Customs to shutter inspection center at Brooklyn port, potentially driving up costs of bananas, beer U.S. officials are planning to close a major inspection station in Brooklyn, a move that could ultimately drive banana prices higher.

The New York Times reports that in an increasingly global trading environment, the transportation of goods is an exceedingly complicated endeavor. Delivering a piece of fruit from Latin America to New York is a calculated affair, as companies strive to drive profit margins through enhanced logistics tools.

Customs officials have thrown a proverbial wrench into that finely tuned machine, however, announcing their plans to shutter an inspection station in Brooklyn's Red Hook terminal. Companies that ship and transport food products and other items through the port are scrambling to respond to the news, as they team with supply chain management and procurement consultants in an effort to rework their global logistics operations.

By closing the Red Hook terminal, U.S. Customs and Border Protection will effectively require companies to unload myriad containers each year and subsequently transport them by truck to another terminal capable of inspecting their cargo. Moving thousands of container vessels each year is challenging in and of itself, but businesses are worried they could lose money and time as they truck goods to New Jersey or Staten Island, where the closest customs inspection stations are located.

Port operators contend that the additional transportation could ultimately drive up the cost of bananas for consumers. While companies will likely endeavor to implement business cost reduction programs as a means of offsetting the uptick in transportation costs, such initiatives – unless executed without error – are unlikely to depress fuel costs in the long-term.

Bananas are not the only items whose price would likely rise as a result of the closure: the Red Hook terminal processes approximately 15 percent of all beer delivered to the region, meaning prices on a 12-pack could jump 75 cents or more, according business officials. Executives from food and beverage companies are hoping to find an alternative solution, but their options are limited.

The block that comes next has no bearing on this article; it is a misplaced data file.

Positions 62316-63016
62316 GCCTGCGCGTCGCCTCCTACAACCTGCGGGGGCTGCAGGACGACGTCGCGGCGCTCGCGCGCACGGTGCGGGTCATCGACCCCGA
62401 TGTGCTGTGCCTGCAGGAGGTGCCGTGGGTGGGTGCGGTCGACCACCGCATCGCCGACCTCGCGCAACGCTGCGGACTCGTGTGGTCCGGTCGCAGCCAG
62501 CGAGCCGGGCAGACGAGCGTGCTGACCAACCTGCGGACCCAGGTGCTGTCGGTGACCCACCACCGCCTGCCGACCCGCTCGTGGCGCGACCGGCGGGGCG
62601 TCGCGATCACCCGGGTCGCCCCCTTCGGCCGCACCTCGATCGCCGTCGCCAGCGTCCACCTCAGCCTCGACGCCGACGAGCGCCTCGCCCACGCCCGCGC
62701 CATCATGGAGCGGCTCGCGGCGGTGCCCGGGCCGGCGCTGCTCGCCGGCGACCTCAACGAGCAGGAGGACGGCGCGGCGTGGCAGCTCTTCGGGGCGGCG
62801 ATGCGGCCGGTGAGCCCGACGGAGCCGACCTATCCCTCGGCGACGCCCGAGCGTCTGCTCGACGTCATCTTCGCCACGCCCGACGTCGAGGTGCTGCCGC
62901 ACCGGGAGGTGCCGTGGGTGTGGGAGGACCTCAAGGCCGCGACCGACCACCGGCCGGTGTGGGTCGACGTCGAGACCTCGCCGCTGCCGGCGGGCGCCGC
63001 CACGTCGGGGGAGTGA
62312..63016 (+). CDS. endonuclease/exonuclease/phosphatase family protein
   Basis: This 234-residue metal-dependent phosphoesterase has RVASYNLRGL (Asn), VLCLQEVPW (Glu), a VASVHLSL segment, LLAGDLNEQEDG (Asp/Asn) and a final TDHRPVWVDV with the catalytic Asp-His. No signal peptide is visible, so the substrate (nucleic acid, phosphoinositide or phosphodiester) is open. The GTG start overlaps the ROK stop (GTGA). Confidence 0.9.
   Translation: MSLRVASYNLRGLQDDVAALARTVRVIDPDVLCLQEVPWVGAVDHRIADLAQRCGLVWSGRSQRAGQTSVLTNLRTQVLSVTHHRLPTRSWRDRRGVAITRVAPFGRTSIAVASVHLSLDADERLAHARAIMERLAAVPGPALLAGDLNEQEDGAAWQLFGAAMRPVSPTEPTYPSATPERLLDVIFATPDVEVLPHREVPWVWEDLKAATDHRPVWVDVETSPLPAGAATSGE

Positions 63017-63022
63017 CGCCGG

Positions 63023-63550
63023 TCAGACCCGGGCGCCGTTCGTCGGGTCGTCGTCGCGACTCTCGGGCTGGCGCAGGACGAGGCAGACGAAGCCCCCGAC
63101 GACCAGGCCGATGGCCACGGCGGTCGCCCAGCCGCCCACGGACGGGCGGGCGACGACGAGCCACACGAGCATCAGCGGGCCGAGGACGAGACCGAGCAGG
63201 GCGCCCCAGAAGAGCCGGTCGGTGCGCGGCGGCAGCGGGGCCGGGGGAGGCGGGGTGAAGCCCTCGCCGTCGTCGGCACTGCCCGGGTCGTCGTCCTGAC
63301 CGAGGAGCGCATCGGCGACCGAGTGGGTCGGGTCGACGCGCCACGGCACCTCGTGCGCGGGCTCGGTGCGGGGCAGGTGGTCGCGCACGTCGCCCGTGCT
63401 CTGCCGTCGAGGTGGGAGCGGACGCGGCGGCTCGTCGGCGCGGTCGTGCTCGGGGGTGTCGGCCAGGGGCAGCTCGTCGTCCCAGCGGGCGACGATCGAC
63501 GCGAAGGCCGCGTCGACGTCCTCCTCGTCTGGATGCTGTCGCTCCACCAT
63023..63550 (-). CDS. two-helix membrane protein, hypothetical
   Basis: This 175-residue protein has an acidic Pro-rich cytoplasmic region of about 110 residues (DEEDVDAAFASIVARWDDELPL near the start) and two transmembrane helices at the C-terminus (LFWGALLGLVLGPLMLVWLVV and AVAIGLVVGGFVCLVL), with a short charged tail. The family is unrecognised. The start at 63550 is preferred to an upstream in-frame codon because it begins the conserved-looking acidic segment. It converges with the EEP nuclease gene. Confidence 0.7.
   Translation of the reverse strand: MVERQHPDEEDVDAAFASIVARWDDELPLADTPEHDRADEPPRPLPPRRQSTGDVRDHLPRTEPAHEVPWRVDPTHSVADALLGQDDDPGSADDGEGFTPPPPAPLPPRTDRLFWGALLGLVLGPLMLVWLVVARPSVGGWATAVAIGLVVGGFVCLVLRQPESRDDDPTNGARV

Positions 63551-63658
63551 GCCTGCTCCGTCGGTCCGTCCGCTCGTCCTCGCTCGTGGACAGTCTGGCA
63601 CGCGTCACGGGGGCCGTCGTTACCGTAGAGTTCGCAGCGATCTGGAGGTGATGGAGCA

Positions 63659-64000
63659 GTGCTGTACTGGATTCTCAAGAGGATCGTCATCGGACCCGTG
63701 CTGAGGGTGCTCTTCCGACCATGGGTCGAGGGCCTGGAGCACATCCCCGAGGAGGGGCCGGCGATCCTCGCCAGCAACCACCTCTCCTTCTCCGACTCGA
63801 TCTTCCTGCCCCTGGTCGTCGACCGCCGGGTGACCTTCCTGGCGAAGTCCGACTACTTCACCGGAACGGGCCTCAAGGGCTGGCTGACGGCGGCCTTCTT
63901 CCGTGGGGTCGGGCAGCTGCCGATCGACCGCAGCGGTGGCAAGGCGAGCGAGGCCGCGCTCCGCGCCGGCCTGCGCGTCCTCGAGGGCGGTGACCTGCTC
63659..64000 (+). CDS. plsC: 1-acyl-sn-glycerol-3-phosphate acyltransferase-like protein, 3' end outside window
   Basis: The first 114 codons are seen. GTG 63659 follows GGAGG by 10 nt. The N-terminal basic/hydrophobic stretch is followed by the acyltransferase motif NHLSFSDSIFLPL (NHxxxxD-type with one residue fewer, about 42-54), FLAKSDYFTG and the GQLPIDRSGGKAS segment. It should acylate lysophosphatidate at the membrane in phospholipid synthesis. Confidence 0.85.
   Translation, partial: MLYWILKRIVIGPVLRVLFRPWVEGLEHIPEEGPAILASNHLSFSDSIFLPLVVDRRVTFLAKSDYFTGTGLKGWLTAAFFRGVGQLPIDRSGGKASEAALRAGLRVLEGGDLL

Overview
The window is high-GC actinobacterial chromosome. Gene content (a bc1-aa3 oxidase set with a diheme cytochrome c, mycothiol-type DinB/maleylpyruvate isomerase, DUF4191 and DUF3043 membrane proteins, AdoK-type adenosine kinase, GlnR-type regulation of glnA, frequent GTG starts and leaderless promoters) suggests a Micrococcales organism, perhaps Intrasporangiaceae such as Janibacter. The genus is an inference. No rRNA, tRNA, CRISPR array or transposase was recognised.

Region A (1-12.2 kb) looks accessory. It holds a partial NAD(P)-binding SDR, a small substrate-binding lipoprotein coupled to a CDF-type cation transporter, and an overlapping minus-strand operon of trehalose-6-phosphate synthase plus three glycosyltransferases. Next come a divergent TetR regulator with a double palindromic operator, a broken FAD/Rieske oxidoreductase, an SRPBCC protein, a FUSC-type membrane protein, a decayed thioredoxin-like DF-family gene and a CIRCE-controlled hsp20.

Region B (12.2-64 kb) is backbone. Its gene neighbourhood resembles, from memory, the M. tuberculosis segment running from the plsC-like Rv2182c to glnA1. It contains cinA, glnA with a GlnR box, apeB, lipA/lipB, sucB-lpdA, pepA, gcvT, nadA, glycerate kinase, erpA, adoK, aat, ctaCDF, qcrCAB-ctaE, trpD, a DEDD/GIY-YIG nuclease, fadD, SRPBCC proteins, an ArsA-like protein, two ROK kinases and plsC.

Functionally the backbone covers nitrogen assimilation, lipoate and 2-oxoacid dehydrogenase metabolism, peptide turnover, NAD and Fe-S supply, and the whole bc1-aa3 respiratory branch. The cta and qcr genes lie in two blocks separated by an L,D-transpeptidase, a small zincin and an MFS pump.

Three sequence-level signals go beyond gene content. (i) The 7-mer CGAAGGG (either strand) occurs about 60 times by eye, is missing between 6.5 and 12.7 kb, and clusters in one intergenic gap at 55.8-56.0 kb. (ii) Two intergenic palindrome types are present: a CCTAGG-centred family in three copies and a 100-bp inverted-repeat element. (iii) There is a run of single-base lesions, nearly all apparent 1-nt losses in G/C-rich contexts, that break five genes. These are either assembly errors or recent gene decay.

"Basically you're just taking beer on a ride to Staten Island, and right back from where it came from," Phoenix Beverages vice president Greg Brayman asserted. "It's a huge deal."

U.S. Representative Jerrold L. Nadler said that companies are going to struggle to contend with the additional costs associated with the closure of the inspection center. Nadler noted that Brooklyn's ports are an important economic driver in the region and that the move could ultimately kill jobs and increase traffic along the Verrazano-Narrows Bridge.

"It's a tremendous incentive for these shipping companies to say, 'Why bother with Red hook?' " Nadler told the Times. "It's imperative to the economy that we have a port on both sides of the river," he added, referring to the Hudson.

Moreover, other state lawmakers said they feared the closure of the inspections station would increase security risks in the state. Representative Michael G. Grimm asserted thousands of uninspected containers would be transported throughout New York City, which could potentially be targeted.

"Over my dead body are they going to be sending trucks through my district," he exclaimed.

For its part, customs said that it extensively studied whether or not to close the Red Hook inspection station. After a thorough review, officials determined that the total amount of goods that were inspected each year did not warrant the agency's expansive presence in the port. A spokesperson for the federal organization also noted that goods would first pass through a security screening before they are transported to either Staten Island or New Jersey.

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